This post is part of an on-going series examining sloth in Christian communities.
I recently happened upon an insightful quote from Alan Jacobs’ book How to Think:
You can know whether your social environment is healthy for thinking by its attitude toward ideas from the outgroup. If you quote some unapproved figure, or have the “wrong” website open on your browser, and someone turns up his nose and says, “I can’t believe you’re reading that crap”—generally, not a good sign…The true believer is always concerned, both on her behalf and on that of the other members of her ingroup, for mental purity.
I found this in a recent piece by Aimee Byrd, in which she quotes something she wrote about Jacobs’ book:
Jacobs spends a lot of time building on C.S. Lewis’ teaching about the Inner Ring, or “‘moral matrix’ that becomes for a given person the narrative according to which everything and everyone else is judged,” reasoning that if we are so caught up in our own Inner Rings, we begin to look at outsiders to our Ring as Repugnant Cultural Others (55). Jacobs calls these Inner Ring zealots “true believers.” This kind of tribalism really doesn’t sharpen our thinking or properly love our neighbors. When this happens, we are not truly being loyal to our group or our belief systems that we hold dear because we bind one another to strict orthodoxy of the Inner Ring rather than to the truth and rather than freedom to learn more, love well, and be sharpened. Inner Ring tribalism also produces pretenders who never really grasp the truths we hold dear. Finding common ground with those who hold different convictions than us, even politically or religiously, does not necessarily weaken our own convictions. If they are in truth, they will be strengthened as we are stretched in our thinking.
(By the way, C.S. Lewis’ essay, “The Inner Ring,” is brilliant.)
Jacobs is correct. Your environment is not healthy for thinking if you’re mocked or frowned upon for quoting outside the “acceptable” persons or sources. Another sign of unhealth is when doctrine or practice is accepted merely because an approved person said or holds it. If your local church promotes doctrine (theological, cultural, political, or otherwise) by appealing to respected names, podcasts, books, or institutions instead of careful argument from the word of God, then your local church has thrown out the sufficiency and authority of the Bible and replaced it with something else. If different perspectives and positions are dealt with through sneers, insults, insinuation, or canceling, your environment is toxic, and you should probably leave.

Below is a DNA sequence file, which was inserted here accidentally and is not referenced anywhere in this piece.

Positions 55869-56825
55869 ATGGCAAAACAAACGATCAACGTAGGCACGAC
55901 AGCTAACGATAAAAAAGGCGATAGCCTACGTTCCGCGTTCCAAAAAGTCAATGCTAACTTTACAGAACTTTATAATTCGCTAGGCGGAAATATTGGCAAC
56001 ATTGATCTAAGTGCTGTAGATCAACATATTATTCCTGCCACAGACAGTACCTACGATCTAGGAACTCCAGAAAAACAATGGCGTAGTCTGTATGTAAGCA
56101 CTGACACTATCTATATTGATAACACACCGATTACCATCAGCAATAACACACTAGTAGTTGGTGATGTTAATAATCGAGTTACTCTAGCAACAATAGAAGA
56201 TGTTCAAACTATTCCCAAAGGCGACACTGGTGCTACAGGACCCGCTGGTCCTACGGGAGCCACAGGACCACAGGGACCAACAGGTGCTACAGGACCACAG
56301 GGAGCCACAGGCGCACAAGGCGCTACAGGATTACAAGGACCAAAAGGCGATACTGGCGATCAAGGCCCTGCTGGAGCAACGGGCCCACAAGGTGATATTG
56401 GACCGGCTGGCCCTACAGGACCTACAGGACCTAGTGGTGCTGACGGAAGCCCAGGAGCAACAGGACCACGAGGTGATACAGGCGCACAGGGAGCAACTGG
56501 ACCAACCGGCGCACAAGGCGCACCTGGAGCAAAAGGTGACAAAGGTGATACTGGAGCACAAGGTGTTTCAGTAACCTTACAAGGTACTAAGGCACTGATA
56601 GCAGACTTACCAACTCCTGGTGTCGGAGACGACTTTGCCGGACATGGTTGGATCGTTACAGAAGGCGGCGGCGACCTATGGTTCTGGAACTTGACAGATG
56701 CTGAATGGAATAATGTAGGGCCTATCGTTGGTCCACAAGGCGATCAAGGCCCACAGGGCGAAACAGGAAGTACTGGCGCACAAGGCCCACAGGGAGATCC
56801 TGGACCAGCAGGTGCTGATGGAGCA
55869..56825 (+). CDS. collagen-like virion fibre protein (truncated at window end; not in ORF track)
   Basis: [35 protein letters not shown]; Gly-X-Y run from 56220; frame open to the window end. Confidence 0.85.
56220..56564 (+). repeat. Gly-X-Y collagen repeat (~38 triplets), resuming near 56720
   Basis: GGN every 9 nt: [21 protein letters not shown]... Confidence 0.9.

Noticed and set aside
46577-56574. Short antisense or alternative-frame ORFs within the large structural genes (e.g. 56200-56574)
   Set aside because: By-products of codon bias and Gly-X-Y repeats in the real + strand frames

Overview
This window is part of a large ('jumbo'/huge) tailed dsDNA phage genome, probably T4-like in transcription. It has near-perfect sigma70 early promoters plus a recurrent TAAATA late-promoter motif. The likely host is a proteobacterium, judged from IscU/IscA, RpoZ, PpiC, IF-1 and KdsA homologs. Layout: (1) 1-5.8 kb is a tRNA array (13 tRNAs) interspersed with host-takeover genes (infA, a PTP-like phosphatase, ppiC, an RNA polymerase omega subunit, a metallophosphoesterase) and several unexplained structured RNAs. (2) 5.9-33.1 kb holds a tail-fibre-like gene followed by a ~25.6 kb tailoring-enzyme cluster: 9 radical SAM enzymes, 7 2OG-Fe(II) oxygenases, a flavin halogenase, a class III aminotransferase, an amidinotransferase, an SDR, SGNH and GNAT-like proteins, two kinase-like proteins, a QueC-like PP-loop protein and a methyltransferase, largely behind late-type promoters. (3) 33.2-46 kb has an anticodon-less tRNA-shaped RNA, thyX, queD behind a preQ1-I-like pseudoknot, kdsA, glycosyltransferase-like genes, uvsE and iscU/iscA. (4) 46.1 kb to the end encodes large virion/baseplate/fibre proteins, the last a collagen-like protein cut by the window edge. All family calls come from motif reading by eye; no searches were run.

The type of environment Jacobs describes is simply a form of cancel culture (a popular form of online bullying, similar to organized negative reviews). There’s a lot of complaining these days about “cancel culture.” I share those concerns. Cancel culture is ugly and unChristian. What boggles me is when the same people I hear condemning cancel culture are so obviously participating in it. (Don’t be deceived. Conservative Christianity has a vibrant and active cancel culture; it’s just not seen as such.)
We see this culture in churches where “liberal” or “conservative,” “misogynist” or “feminist,” “Marxist” or “fascist,” “socialist” or “social justice” are weaponized, used as insults or intimidation to garner agreement.
I’ve seen this behavior grow over the past two decades, particularly among the “Young, Restless, and Reformed” crowd and the generations it discipled. I wish I could say I am surprised, but I’m not. I’ve been predicting it for just as long.
One of the reasons I, as a young Christian, grew under the preaching of John Piper is that he pointed people to the text of Scripture. He pointed to words, phrases, sentences, connections, and made an argument from the author’s words. Though he aimed at communicating truth, he wasn’t telling us what to think, so much as how to think. He wanted his listeners to go home and read the Bible for themselves.
But I noticed a difference in some of the celebrity pastors propped up by YRR leaders. They had great theology. They could explain doctrines. They applied and illustrated the text really well. They could contextualize and communicate with the “young” (now solidly middle-aged) generation. But, their preaching too often only skimmed the passage. They didn’t show their listeners how they drew their conclusion from the Bible’s words. In short, they were telling the next generation what to think and how to live without teaching them how to think. The YRR generation ate it up.